The first roster of the Matt Eberflus-Ryan Poles era is relatively young, unproven, and has several holes to fill.
Eberflus and Poles tore the roster down to the studs and will use the 2022 season to see which players are part of their long-term vision. A team on the ground floor of an expected lengthy rebuild provides plenty of opportunities for late-round and undrafted players to earn an NFL job and contribute immediately.
It’s an uphill climb for any undrafted free agent. But the Bears present one of the best chances in the NFL to win a roster spot, and a few UDFAs will enter training camp with a chance to make an impact.
Here are four undrafted free agents who could contribute to the 2022 Bears.
Jack Sanborn, LB
The Deer Park native lacks the length and athleticism required to be a three-down linebacker in the modern NFL. But Sanborn, a tackling machine during his time at Wisconsin, could play himself into a role as the Bears’ two-down SAM backer in Eberflus’ defense.
The Bears brought in Matt Adams this offseason, and the veteran will have the inside track to win that job in training camp. But Sanborn is technically sound and has good instincts as a downhill, in-the-box tackler.
Given the Bears’ personnel and the ways of the modern NFL, we don’t expect the Bears to spend a lot of time in their base defense. But when the SAM linebacker is needed this fall, there’s a chance Sanborn will have his number called.
Micah Dew-Treadway, DL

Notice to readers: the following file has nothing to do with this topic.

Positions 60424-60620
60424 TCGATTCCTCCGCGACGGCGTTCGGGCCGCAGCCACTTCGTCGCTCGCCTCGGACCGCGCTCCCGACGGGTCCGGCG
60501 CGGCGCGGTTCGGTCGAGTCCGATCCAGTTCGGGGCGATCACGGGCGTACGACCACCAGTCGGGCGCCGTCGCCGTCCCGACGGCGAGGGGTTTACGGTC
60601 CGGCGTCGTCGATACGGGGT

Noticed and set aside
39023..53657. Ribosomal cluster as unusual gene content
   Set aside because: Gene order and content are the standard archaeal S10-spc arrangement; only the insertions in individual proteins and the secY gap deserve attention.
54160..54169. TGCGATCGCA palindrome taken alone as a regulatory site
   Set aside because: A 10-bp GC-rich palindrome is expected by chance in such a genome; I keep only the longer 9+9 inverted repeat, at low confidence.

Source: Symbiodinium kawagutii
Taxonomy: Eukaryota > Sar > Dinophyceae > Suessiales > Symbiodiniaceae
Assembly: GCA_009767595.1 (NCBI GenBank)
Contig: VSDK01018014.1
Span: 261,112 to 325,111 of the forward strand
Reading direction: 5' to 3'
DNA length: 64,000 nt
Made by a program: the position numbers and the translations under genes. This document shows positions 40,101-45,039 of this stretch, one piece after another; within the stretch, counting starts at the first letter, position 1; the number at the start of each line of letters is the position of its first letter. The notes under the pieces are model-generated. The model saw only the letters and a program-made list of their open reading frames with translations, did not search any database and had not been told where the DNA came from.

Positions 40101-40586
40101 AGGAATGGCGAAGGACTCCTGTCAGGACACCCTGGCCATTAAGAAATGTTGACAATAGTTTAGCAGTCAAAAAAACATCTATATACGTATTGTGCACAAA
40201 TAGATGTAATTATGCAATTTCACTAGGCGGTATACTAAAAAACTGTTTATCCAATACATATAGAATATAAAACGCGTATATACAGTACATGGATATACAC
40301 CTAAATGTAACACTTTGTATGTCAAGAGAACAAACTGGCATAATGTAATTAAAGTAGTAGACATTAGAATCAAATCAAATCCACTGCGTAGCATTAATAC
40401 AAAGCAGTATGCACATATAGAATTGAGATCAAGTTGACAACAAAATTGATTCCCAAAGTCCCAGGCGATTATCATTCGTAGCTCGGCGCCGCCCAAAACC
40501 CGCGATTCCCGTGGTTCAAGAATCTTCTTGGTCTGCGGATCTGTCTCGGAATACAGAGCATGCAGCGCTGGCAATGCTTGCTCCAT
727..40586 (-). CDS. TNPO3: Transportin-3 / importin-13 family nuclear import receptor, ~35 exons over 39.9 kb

The Bears’ defensive line rotation is relatively thin both inside and out.
Justin Jones will man the three-technique in Eberflus’ defense, with Mario Edwards Jr., Angelo Blackson, and Mike Pennel providing depth.
But Dew-Treadway made a few nice plays during Bears mandatory minicamp. The undrafted rookie out of Minnesota by way of Notre Dame batted deflected two passes by Justin Fields, one of which led to an interception.
It’s hard to evaluate line play without pads, but Dew-Treadway did enough during minicamp to be on the coaches’ radar heading into training camp.
Carson Taylor, EDGE
With Robert Quinn’s future in Chicago up in the air, the Bears’ pass-rush rotation needs a little work.
If Quinn is eventually traded, Trevis Gipson will go from the No. 2 pass rusher to the No. 1 option. That bumps free-agent acquisition Al-Quadin Muhammad up into the No. 2 slot opposite Gipson and puts pressure on fifth-round pick Dominique Robinson to be a reliable depth option in his rookie season.
Outside those three, the Bears have Sam Kamara, Charles Snowden, and undrafted free agent Carson Taylor rounding out the group. They could wind up moving Edwards back outside, but the Bears say Edwards will be on the interior at the moment.
With the pass-rush rotation lacking, Taylor, an explosive athlete with a quick first step, should have a good chance to earn a spot in camp. The Northern Arizona product recorded 19 career sacks and 28.5 tackles for loss in 28 collegiate starts.
Taylor is a high-upside player who the Bears might have to take a chance on, especially if Quinn doesn’t suit up again.
Kevin Shaa, WR
In case you haven’t heard, the Bears’ wide receiving corps lacks some punch outside of Darnell Mooney.
The Bears are relying on more opportunities equaling more production for Byron Pringle and Equanimeous St. Brown. They drafted Velus Jones Jr. in the third round, and the Tennessee product likely will serve in a do-it-all gadget role this fall.
Shaa, a vertical threat during his collegiate years, could find a home in the Bears’ receiving corps. Shaa averaged 18.4 yards per catch during his final season at Liberty, serving as a big-play threat for quarterback Malik Willis. Shaa was one of the few rookies who stood out during a packed rookie minicamp in May, making an acrobatic catch down the sideline on a poorly thrown ball from Ryan Willis.
While Shaa’s poor blocking ability could limit his role, the Bears need a receiver who can create big plays down the field, and Shaa could find himself on the roster at the end of training camp.